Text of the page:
How to Store Ammo

By Will Dabbs, MD
Posted in #Gear
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How to Store Ammo

January 5th, 2024

7 minute read

Ammunition is not cheap, so its proper storage is an important consideration for many people. Keeling your cartridges in good working condition relies a lot on how you store your ammunition. In this article, Dr. Will Dabbs offers a unique look at how to store ammo safely. His perspective as a firearms enthusiast, veteran and doctor at an ammunition plant all come together for a succinct look at the topic. 

Not just everybody knows this, but there are actually two broad categories of American money in circulation. Regular money goes toward rent, gas, food and diapers. By contrast, gun money buys firearms, ammunition and accessories. These two types of money might look the same, but they are very, very different.

Surplus military ammunition cans like these were designed for ammo stored for a long time. They can protect against humidity, water and other things that can cause corrosion. Military versions will frequently be metal ammo cans, though high quality plastic ones can be purchased from MTM and other companies.
Surplus military ammunition cans were designed and built to store ammo in a safe manner. In addition to protecting them from the elements, they offer an excellent way to organize your ammo.

Similarly, there are also two fundamentally different kinds of ammunition on the market today. Blasting bullets are cheap bulk-packed, no-frills jacketed ball that you use for both recreation and training. Blasting bullets are frequently steel-cased and are built to be burned. 

By contrast, defensive bullets are the good stuff. This is high-end, high-performance ammo that you stash away for use in your defensive firearms. Considering ammo of any sort is really expensive, it behooves us to invest a little forethought into how we maintain it. If you want your ammo stash to last, you need to store it properly. 

Shown is a blank .308 Winchester cartridge that has a substantial amount of metal corrosion. It is clear this round was stored improperly. Your storage method is important be it loose ammo kept handy for dispatching a wild animal or bulk ammo intended for long-term storage.
This .308 blank cartridge shows extreme degradation from corrosion. Keep your ammo dry and cool for maximum shelf life.

I always find it entertaining when news people breathlessly report that some miscreant was discovered to have a “stockpile of ammunition” upon his apprehension. A single brick of .22 shells is 500 rounds. Maintain enough ammo to properly feed a decent defensive handgun, a modern sporting rifle, a rimfire plinking gun, and a defensive shotgun and you will have your own ammo stockpile by any reasonable metric. Just embrace it.

Shelf Life: Chemistry is a Cruel Mistress

We live in a fallen world. The evidence of that is all around us. Leave most anything exposed to the humidity and elements and it will eventually corrode, rot or die. The technical term is entropy. This is the quantifiable state of disorder in any natural system. Everything about life from birth to the grave is actually one big exercise in pushing back against entropy. When it comes to ammunition, your primary enemies are heat and oxidation. 

This photo shows ammunition stored in factory boxes inside of surplus military cans. The author arranged the practice ammo and self defense ammunition so it can be easily identified and accessed when needed. These kinds of storage containers are often the best places to store ammo.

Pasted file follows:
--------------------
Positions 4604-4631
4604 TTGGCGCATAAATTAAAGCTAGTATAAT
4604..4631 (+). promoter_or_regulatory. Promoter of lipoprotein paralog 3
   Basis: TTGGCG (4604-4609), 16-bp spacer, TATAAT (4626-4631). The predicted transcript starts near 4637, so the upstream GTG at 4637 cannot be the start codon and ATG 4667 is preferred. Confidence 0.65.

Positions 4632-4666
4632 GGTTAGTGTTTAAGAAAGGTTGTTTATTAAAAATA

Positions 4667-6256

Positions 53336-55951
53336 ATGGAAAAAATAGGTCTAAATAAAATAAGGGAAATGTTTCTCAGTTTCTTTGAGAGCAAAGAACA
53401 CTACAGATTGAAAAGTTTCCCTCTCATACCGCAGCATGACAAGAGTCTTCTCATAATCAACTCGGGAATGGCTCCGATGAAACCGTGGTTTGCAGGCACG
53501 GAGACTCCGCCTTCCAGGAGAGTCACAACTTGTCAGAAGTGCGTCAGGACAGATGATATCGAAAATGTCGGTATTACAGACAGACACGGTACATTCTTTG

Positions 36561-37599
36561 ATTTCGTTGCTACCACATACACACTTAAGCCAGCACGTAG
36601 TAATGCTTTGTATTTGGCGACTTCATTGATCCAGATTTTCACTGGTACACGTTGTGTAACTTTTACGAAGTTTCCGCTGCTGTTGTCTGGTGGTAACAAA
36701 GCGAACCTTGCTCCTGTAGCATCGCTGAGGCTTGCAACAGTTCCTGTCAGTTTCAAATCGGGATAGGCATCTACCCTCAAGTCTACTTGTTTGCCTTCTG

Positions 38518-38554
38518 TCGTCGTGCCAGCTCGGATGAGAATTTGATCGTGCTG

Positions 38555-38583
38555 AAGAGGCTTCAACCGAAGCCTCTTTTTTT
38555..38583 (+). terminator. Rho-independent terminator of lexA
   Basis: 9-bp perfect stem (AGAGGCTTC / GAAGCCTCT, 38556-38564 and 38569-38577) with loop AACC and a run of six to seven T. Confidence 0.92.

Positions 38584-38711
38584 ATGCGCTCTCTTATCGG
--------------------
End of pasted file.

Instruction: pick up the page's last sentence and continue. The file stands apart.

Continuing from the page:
You can store your ammo supply in original boxes or loose in surplus military containers with good seals. Some people like to use vacuum seal bags for additional protection.

I am the plant doctor for a sprawling ammunition plant in my little Southern town. They produce vast quantities of military ammo. I was amazed when first I started working there at the effort that went into designing ammunition for U.S. troops that would operate reliably through a wide range of temperatures and environmental conditions.

However, ammo is innately consumable. It is designed to be stored in a protected environment and then remain weather-resistant for a relatively brief period of time after issue. That makes baseline storage conditions very important.

Ammunition and Extreme Heat

Modern ammunition is quite heat-stable. 150 degrees F is a good safe upper limit for planning purposes. In all of recorded history, it has never gotten that hot on planet earth due to natural forces alone. However, your attic or the trunk of your car can indeed become fairly hellish, particularly in the summer down in the Deep South where I live.

In this photo, the author shows an option for storying ammo in bulk. You can get a lot of ammo — and keep your ammunition dry — by purchasing factory sealed containers. This sealed package contains a lot of ammunition inside: 900 number of rounds. For various types of ammunition, to buy in bulk can save you money up front and ensures the proper ammunition storage.
If you want to store a lot of round of ammunition for your Hellcat or other firearm, consider buying bulk “spam cans” of surplus ammo. These are packaged by the manufacturer for long term storage.

Long term exposure to elevated temperatures can cause your ammunition to degrade. Don’t leave your ammo in such toasty places for long periods unnecessarily. Cool dry areas like a closet, underneath a cabinet, or inside the gun safe are better. 

Moisture and Corrosion

Most metals react with oxygen to form oxides. Oxides can diminish structural strength and just make things nasty. Good old-fashioned rust is the most obvious example. This process requires both oxygen and an electrolyte. Oxygen is obviously a ubiquitous component of air. Water vapor condensing on the substrate is the most common electrolyte. 

The author shows storing green tip 5.56 NATO ammunition on stripper clips. He also recommends making sure you have stripper clip guides for easy magazine loading. The amount of ammo your store should be relative to the kinds of shooting you do. Without ammunition, guns are virtually useless tools. The last thing you want is an expensive club that cannot put food on the table or defend your family against attack. Keep your ammo stored in a safe, dry cool place.